Recording is a little bit like fishing. Sometimes you make elaborate preparations, get the best gear and set up in advantageous surroundings … only to wind up with zilch.
Sometimes you grab whatever is close at hand and just get busy. The hours go by like minutes, and the next thing you know, the bucket is full.
So it was for Neil Young on August 11, 1976, at Indigo Studios in Malibu.
The Canadian singer and songwriter had material he’d been developing, including three songs that became part of his landmark Rust Never Sleeps with Crazy Horse – “Pocahontas,” “Powderfinger” and “Ride My Llama.”
He showed up with acoustic guitar and harmonica (moving to piano for the final track, “The Old Country Waltz”), and after a shaky-voiced check-in with the control room – the first utterance is Young on the talkback microphone, asking longtime collaborator David Briggs “You ready, Briggs?” – he put down stark, blueprint-like solo renditions of songs that he’d develop into fervent anthems on later albums. There’s no affectation, no studio agony – just the songs, served straight up.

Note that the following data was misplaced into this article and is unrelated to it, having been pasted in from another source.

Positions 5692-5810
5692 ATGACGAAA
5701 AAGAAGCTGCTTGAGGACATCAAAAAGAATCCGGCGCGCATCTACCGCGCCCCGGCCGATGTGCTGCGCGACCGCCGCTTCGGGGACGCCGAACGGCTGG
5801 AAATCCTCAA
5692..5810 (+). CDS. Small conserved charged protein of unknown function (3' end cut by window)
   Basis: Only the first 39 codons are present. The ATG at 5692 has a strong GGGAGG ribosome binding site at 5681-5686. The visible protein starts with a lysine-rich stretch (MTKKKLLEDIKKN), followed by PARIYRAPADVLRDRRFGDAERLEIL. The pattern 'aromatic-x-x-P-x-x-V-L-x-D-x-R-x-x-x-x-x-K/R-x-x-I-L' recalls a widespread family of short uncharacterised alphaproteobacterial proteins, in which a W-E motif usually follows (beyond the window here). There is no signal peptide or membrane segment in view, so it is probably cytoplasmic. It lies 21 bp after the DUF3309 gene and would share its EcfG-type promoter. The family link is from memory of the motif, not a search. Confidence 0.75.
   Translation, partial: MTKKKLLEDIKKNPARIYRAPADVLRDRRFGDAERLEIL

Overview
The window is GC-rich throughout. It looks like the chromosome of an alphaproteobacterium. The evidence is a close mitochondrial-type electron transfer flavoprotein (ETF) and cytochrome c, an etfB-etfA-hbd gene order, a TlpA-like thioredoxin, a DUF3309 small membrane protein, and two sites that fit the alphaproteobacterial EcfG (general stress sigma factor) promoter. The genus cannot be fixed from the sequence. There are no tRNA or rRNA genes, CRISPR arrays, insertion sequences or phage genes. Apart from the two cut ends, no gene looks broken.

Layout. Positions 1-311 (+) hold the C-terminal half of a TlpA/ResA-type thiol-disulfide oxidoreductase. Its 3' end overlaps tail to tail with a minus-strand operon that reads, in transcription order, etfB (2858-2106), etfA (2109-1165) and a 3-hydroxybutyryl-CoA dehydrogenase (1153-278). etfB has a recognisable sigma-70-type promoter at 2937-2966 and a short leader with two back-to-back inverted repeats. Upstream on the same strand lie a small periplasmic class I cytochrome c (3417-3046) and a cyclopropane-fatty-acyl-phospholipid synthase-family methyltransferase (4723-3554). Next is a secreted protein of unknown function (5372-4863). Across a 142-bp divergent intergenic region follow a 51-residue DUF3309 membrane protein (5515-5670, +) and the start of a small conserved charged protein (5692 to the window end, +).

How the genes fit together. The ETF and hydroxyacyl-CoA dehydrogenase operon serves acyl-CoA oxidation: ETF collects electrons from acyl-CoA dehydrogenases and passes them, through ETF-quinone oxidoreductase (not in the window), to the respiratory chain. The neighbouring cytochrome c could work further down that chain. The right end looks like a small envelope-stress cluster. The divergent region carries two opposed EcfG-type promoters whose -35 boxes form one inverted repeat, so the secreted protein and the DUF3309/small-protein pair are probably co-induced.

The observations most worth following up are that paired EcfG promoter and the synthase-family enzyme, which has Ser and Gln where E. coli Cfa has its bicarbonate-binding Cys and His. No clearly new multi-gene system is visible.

In this raw way, Hitchhiker is pre-history, offering tunes from Young’s extensive archive in just-past-sketchbook form. In his 2014 memoir, Special Deluxe, he recalls that he viewed the songs as a unified whole and recorded them that way, in rapid succession, “pausing only for weed, beer, or coke.” Then he sat on the results. Like other occasions throughout his career, he ultimately decided against releasing it. His explanation in the book: “I was pretty stony on it, and you can…